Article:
Thank You to Our Sponsors
Mix Presents Sound for Film & Television could not be produced without the support of our sponsors, who not only help to underwrite the cost of the event, but provide top programming that gets better every year. We thank them all.
Join Avid, a founding sponsor, as they once again take over the historic Cary Grant Theatre following the keynote speech. Throughout the day, Avid will be moderating a number of must-see presentations and panel discussions with the sound teams behind some of the industry’s biggest productions. (Note: Last year was the audio team behind Game of Thrones, the year before that, the sound team for Stranger Things.) The company will also host scheduled sessions for deep dives into Avid Pro Tools, Avid MTRX and Dolby Atmos.
Founding sponsor Dolby is one of the reasons that Mix Presents Sound for Film & Television was created, when back in 2013, with Dolby Atmos and immersive formats beginning to reach critical mass, the idea for an event took shape. Dolby has showcased its Cinema Tools, shown home-theater-style Dolby Atmos listening environments and educated the audience on the possibilities of true immersive sound. This year Dolby will take over the brand-new Theater 1, a mid-size Dolby Atmos sound design and mix room, and present demos from leading films and TV shows, as well as tutorials on Dolby Atmos workflow.
As a founding sponsor of Mix Presents Sound for Film, Yamaha/Steinberg has brought a host of post-production products to attendees over the years, including the powerful Nuage system, Nuendo and Cubase. This year, the company will showcase its market-leading Tools for VR and games, including a Composers Lounge discussion with Formosa Interactive Group head Paul Lipson on the expanding market for interactive sound, and the tools and techniques needed for object audio-based production.
Meyer Sound will host continuing demonstrations of a 9.1.6 immersive sound design suite in the Dub 15 stage at Sony Pictures Studios. The monitoring system will comprise Acheron Designer screen channel loudspeakers, Amie-Sub compact cinema subwoofers (main and surround), HMS-5 surrounds, and UP-4Slim overheads. Demo content will be provided by noted sound designer and re-recording mixer Will Files, whose credits include Dawn of the Planet of the Apes and Star Trek: Into Darkness, among many others.
In just a few short years, Formosa Group has risen from a small facility in Santa Monica to one of the world’s leading independent providers of post-production services, encompassing film, television, broadcast and interactive. Besides maintaining world-class facilities in Santa Monica, Burbank and North Hollywood, Formosa Group also represents dozens of top-end editors and re-recording mixers. Each year, Formosa Group sponsors and helps put together the popular Sound Reel Showcase, a night-time showing of 12 eight-minute reels from films likely to be contending for Oscars, MPSE Golden Reels and CAS Awards.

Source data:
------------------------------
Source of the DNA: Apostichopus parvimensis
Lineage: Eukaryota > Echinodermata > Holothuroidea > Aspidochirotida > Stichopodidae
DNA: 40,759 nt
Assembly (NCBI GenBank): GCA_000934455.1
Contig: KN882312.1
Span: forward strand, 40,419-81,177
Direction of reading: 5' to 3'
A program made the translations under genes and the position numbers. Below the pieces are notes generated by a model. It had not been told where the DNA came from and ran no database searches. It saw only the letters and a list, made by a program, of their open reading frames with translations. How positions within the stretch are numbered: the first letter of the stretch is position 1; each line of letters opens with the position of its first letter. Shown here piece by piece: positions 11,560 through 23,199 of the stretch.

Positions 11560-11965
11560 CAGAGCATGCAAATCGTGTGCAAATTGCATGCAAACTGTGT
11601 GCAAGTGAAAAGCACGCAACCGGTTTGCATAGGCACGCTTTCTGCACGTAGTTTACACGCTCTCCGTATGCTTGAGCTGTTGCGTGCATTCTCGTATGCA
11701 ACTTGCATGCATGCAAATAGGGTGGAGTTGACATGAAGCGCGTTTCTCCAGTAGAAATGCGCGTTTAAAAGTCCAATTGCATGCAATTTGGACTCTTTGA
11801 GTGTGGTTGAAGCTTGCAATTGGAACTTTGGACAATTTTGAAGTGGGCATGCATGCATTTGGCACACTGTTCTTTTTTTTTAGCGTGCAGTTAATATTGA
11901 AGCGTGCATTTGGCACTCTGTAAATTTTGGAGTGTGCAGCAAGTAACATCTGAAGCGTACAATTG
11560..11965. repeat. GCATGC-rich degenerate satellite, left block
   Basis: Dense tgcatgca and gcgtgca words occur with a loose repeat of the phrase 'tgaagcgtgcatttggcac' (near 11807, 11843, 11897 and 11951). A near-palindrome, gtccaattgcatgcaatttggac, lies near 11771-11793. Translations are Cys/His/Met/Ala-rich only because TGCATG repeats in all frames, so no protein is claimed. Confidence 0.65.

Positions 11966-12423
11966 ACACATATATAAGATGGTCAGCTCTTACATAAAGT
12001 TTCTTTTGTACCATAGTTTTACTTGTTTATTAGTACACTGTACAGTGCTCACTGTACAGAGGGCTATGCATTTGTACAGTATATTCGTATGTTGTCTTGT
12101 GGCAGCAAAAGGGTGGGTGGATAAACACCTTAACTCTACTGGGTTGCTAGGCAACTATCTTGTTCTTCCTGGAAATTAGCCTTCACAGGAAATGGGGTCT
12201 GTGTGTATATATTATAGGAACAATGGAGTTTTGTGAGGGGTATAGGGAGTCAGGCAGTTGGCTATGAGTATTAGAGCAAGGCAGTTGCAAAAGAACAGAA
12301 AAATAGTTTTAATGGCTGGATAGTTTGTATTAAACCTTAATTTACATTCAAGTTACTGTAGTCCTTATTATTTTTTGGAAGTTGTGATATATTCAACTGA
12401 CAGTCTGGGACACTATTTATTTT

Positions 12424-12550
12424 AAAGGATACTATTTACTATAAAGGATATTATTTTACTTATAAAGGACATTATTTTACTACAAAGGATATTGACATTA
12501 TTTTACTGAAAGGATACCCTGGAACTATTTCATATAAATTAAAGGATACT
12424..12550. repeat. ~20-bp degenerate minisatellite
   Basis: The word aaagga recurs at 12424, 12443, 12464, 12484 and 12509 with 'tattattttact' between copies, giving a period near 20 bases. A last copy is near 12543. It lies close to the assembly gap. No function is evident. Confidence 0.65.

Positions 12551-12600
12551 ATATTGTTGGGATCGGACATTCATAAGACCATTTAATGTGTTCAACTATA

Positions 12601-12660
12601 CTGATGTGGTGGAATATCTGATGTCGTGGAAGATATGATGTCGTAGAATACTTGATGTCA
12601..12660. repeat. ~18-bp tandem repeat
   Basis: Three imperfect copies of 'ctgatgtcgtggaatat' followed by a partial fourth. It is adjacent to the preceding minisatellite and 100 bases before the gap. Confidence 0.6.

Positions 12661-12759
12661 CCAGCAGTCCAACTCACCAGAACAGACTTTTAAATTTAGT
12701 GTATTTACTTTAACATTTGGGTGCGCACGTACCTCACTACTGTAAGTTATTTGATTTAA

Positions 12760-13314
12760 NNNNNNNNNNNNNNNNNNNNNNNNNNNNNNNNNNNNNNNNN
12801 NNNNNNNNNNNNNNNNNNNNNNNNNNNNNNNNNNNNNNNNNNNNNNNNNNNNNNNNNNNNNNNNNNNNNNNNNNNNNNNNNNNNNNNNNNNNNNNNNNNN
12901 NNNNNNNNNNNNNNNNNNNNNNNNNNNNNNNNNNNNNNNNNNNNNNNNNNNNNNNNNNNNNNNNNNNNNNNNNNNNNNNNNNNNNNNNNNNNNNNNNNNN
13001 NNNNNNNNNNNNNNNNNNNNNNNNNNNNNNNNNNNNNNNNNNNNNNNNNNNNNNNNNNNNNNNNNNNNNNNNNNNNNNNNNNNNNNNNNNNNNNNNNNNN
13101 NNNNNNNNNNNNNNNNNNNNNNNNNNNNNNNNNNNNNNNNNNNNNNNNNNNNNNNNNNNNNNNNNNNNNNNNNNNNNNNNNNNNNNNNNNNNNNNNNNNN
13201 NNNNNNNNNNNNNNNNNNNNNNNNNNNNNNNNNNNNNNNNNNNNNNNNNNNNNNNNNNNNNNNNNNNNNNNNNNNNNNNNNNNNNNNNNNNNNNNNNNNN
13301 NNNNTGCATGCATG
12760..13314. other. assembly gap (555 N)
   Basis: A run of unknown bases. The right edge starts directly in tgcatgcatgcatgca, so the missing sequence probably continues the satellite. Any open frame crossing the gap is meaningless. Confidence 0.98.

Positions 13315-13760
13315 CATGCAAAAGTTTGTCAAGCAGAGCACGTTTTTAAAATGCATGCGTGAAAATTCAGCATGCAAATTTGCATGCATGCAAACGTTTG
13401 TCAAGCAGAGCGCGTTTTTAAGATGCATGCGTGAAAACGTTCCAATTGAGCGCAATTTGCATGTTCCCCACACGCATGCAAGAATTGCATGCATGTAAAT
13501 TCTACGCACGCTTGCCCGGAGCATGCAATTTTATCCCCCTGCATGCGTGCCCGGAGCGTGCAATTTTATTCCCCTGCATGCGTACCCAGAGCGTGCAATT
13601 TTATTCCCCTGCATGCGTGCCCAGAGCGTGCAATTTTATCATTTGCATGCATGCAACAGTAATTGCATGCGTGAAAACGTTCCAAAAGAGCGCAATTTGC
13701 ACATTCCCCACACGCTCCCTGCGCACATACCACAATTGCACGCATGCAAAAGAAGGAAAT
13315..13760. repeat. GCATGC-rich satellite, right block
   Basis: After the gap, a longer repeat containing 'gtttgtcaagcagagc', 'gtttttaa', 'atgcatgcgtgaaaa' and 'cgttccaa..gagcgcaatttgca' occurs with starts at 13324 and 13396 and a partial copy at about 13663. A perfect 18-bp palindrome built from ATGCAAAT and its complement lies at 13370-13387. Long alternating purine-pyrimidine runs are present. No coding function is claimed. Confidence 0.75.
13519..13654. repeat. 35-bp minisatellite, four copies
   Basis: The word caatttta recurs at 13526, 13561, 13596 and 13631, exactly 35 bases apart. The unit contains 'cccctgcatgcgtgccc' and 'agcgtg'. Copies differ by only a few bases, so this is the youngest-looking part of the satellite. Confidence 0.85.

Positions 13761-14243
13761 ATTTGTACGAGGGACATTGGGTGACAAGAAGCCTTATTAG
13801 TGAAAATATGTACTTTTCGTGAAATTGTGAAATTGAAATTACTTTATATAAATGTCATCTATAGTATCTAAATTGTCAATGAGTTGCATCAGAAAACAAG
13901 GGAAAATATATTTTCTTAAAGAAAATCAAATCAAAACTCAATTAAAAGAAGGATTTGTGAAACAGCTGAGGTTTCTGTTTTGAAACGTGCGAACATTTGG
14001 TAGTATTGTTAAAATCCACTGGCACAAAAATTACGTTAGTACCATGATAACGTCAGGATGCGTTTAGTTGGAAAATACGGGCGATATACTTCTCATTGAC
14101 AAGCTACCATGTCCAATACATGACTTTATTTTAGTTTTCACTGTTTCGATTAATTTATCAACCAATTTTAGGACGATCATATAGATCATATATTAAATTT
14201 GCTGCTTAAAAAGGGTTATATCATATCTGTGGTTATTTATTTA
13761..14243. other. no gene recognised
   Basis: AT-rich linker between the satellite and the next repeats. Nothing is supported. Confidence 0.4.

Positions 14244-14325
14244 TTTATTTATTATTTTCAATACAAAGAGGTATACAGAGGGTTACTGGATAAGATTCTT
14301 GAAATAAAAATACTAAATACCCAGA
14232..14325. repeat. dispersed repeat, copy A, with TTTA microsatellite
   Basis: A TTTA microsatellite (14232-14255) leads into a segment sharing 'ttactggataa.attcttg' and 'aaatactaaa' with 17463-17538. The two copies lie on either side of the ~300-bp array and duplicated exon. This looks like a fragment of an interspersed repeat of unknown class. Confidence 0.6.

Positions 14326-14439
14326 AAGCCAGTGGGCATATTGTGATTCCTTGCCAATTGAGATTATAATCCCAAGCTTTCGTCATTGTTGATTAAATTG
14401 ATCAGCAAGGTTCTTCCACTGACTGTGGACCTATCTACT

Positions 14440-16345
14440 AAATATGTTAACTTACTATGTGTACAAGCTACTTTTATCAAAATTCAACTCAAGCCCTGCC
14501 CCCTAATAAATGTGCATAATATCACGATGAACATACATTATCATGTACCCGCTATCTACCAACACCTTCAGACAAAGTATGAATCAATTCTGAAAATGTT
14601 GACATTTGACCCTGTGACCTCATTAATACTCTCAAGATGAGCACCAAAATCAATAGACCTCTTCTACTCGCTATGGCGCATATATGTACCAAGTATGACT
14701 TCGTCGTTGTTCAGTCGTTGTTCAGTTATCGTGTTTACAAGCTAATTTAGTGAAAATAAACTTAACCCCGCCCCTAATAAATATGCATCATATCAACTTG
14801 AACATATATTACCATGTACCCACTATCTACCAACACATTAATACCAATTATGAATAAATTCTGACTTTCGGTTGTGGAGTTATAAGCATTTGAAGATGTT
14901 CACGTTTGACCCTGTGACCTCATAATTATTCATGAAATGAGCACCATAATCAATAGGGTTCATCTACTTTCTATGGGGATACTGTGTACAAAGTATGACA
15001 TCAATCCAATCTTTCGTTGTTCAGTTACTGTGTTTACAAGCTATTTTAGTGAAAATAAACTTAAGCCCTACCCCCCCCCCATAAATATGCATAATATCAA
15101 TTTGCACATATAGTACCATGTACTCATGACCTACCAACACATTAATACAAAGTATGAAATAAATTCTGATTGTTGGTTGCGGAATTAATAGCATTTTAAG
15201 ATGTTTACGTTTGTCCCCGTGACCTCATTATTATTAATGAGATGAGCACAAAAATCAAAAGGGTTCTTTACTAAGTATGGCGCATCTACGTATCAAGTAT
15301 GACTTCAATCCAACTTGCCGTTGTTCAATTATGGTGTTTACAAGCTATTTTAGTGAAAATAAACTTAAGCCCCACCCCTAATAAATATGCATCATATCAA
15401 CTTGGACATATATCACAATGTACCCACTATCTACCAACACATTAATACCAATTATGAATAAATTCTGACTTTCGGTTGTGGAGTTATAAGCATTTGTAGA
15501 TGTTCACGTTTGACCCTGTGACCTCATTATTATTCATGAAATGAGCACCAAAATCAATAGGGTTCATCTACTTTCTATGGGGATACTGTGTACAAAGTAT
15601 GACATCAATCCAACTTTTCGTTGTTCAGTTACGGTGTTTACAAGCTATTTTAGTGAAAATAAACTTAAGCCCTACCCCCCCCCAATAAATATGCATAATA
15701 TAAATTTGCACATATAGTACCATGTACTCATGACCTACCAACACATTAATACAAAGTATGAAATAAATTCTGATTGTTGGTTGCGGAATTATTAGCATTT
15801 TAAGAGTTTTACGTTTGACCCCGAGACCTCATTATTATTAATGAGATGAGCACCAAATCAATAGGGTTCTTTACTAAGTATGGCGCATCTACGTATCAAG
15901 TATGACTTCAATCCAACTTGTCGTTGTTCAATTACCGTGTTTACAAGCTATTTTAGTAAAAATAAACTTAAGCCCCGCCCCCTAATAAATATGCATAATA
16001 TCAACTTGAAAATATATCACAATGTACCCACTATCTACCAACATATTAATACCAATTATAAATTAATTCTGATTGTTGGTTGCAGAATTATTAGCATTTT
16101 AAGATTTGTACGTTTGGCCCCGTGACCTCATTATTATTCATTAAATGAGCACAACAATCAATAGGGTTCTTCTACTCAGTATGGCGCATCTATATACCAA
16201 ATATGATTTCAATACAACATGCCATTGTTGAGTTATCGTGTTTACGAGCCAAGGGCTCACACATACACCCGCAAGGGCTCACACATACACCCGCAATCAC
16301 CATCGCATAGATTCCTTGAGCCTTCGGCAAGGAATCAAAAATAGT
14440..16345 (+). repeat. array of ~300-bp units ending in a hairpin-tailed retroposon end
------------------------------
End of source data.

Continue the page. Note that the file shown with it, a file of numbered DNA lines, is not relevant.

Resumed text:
Through the years, Westlake Pro has evolved from a small sales division above Westlake Recording Studios into one of the leading pro audio retailers in the world. In recent years, Westlake Pro has made a big splash in high-end audio post-production studio design and installation, with an emphasis on immersive systems. Westlake Pro is the proud sponsor each year of the Technology Panel in the Mix Panel Series.
Sound Particles is a 3D CGI-like software for audio post-production, currently used in all major Hollywood studios. It allows a sound designer to create highly complex soundscapes, with thousands of sounds in a three-dimensional space. During Mix Sound for Film, you will be able to take a sneak peek at upcoming products: Sound Particles 2.0 (now with Windows support) and Sound Particles X, the new premium version of the software with GPU audio processing and CGI integration.
iZotope will be demonstrating RX a complete audio repair, noise reduction, and dialogue editing toolkit trusted by top engineers on countless movies and TV shows. RX Advanced gives users full control over audio, whether it’s removing unwanted noise or reverb, reshaping the intonation of dialogue performance, or editing immersive multichannel recordings.
Audionamix has been a fixture the past two years, as the company always seems to have new products available. This year, Audionamix will showcase IDC: Instant Dialogue Cleaner, a de-noiser that works by separating and preserving speech in real time, removing background interference—nature sounds, traffic noise, music and room ambience—with the single turn of a knob and without compromising the integrity of the dialogue. Audionamix will also be showing XTRAX Stems, which automatically separates any song into vocals, drums and remaining music stems.
Tonsturm, a small but mighty sound effects and software company out of Cologne, Germany, will show off V.1.5 of Whoosh, a sound design instrument built for the Reaktor Player, and the all-new Traveler, which precisely models the acoustic phenomenon of the Doppler effect, with a powerful and intuitive graphical path editor to determine a sound’s virtual movement.
Host Partner: Sony Pictures Studios
Mix Presents Sound for Film & Television has been a huge success in large part because of the venue, Sony Pictures Post-Production Studios, a one-of-a-kind facility that blends the glory of Hollywood sound with the leading edge of technology and art. Mix gives thanks to Sony for serving as Host Sponsor to the entire sound for film and television community.
Event Partner: CAS
The Cinema Audio Society was founded in 1964 for the purpose of sharing information with sound professionals in the motion picture and television industry. Active members are mixers (production and post-production, film and video) who work on feature films, television and commercials.
Event Partner: MPSE
Founded in 1953, the MPSE is an organization dedicated to improving the recognition of its members by educating the public and the rest of the filmmaking community as to the artistic merit of sound editing.